FDA Issues Caveat Emptor Warning on Canadian Pharmacies

Sep 01, 2006
George Anderson

By George Anderson

The U.S. Food and Drug Administration (FDA) has advised consumers not to buy prescription drugs from a number of Canadian web sites over concerns about counterfeit drug sales.

According to the agency’s warning, consumers should not buy prescription drugs from web sites that have orders filled by Mediplan Prescription Plus Pharmacy or Mediplan Global Health in Manitoba, Canada. There have been reports these companies have sold counterfeit versions of prescription medicines to consumers in the U.S.

The FDA is also recommending consumers who may have purchased prescriptions from these companies to not take them because of safety issues. So far, the agency has found counterfeit versions of Lipitor, Diovan, Actonel, Nexium, Hyzaar, Ezetrol or Zetia, Crestor, Celebrex, Arimidex, and Propecia have made there way into the U.S. from Canada.

The agency also added an advisory that consumers use caution when buying prescriptions online. According to an agency press release, “Although a Web site may appear reputable and similar to legitimate retail pharmacy Web sites, many actually operate from outside the U.S. and provide unapproved drugs from unreliable sources.”

Web sites identified by the FDA that are either operated by Mediplan or have orders filled by the company are:

  • www.RxNorth.com

  • www.Canadiandrugstore.com

  • www.Rxbyfax.com

  • www.Northcountryrx.com

  • www.Canada-pharmacy.com

  • www.My-canada-pharmacy.com

  • www.NLRX.com

  • www.Canampharmacy.com

  • www.Canada-Meds-For-Less.net

  • www.Canadian-safe.com

Discussion Questions: What do you see as the issues related to consumers going online to purchase less expensive prescription medicines? Does this latest
case make the point for retail pharmacy groups, the federal government and others in the U.S. who are opposed to giving consumers access to prescription medicine sources outside
the country?

Please practice The RetailWire Golden Rule when submitting your comments.

Join the Discussion!

4 Comments on "FDA Issues Caveat Emptor Warning on Canadian Pharmacies"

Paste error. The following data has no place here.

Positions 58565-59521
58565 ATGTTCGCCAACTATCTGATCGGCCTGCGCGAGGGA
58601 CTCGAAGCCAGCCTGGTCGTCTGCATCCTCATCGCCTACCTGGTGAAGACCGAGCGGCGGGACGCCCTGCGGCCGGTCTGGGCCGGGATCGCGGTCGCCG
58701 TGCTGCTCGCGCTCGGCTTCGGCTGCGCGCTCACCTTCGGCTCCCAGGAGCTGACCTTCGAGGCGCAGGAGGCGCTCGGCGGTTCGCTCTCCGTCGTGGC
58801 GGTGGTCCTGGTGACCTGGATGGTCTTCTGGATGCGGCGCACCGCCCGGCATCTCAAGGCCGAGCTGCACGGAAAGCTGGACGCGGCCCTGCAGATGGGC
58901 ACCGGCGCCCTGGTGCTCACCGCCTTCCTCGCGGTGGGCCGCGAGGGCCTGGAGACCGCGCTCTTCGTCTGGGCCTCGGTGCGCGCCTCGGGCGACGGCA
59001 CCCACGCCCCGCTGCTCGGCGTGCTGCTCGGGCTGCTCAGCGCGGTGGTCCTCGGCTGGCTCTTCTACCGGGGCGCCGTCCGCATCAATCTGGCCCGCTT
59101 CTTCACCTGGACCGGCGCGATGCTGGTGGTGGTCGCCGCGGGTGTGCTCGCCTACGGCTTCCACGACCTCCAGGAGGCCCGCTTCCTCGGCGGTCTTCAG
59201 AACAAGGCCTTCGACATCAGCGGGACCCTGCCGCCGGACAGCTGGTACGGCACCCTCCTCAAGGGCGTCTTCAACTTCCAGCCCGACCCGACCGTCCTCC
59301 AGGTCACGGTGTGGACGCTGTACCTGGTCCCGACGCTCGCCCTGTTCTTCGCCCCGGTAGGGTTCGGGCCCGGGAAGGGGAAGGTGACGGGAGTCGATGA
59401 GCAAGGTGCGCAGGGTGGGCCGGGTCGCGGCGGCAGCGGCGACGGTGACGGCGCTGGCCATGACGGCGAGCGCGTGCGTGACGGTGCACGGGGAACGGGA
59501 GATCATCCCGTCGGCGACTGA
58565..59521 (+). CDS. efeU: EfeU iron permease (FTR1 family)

Sort by:   newest | oldest | most voted
David Livingston
14 years 6 months ago

Let the buyer beware. Don’t use a website to buy your Rx unless you check it out first. I think I would ask a Canadian pharmacist who is in the business and get his recommendation. I would imagine that pharmacists who work in border towns like Windsor or Niagara Falls would be able to lead consumers to a good web Rx retailer.

M. Jericho Banks PhD
M. Jericho Banks PhD
14 years 6 months ago

It occurs to me that the FDA is working for us. Would it, then, benefit us if the FDA could approve various Canadian pill providers rather than disapproving some? As we know, disapproval of those named is not tacit approval of those unnamed. If the FDA did the research required to condemn some Canadian suppliers, did they also find that some were OK?

Mark Lilien
14 years 6 months ago

Although the Mediplan pharmacies listed by FDA allegedly sold counterfeit drugs, these are rare exceptions. Almost all Canadian and Mexican pharmacies deal honestly, so their customers have no risk. American drug manufacturers worry that their profits are reduced by Americans who buy their drugs in Mexico and Canada. No American would go to the trouble of buying drugs from Mexico or Canada if the drugs were more affordable domestically. People only do this because they’re desperate. Medicare Part D reduced some of the desperation, but many people can’t afford the “doughnut” and many people aren’t eligible for Medicare Part D. I’d be surprised if this Mediplan scandal substantially reduces Canadian and Mexican drug sales to Americans. Which is the larger danger: counterfeit drugs or going without drugs you can’t afford because of domestic prices?

Bernice Hurst
14 years 6 months ago

Suspicious creature that I am, this does not convince me in the least. I know I read the “wrong” newspapers but I would really like to know whether people trust either the FDA or drug companies. Either or both come under the heading “they would say that.” While I would be cautious about buying drugs online because I might not trust the companies selling them, I am also very cautious about accepting blanket warnings such as these. I’m not convinced at all that just because drugs come from outside the US they are likely to be either counterfeit or dangerous. Slinging this mud around just muddies the waters. It doesn’t clarify the issues.


Take Our Instant Poll

Does this latest case make the point for retail pharmacy groups, the federal government and others in the U.S. who are opposed to giving consumers access to prescription medicine sources outside the country?

View Results

Loading ... Loading ...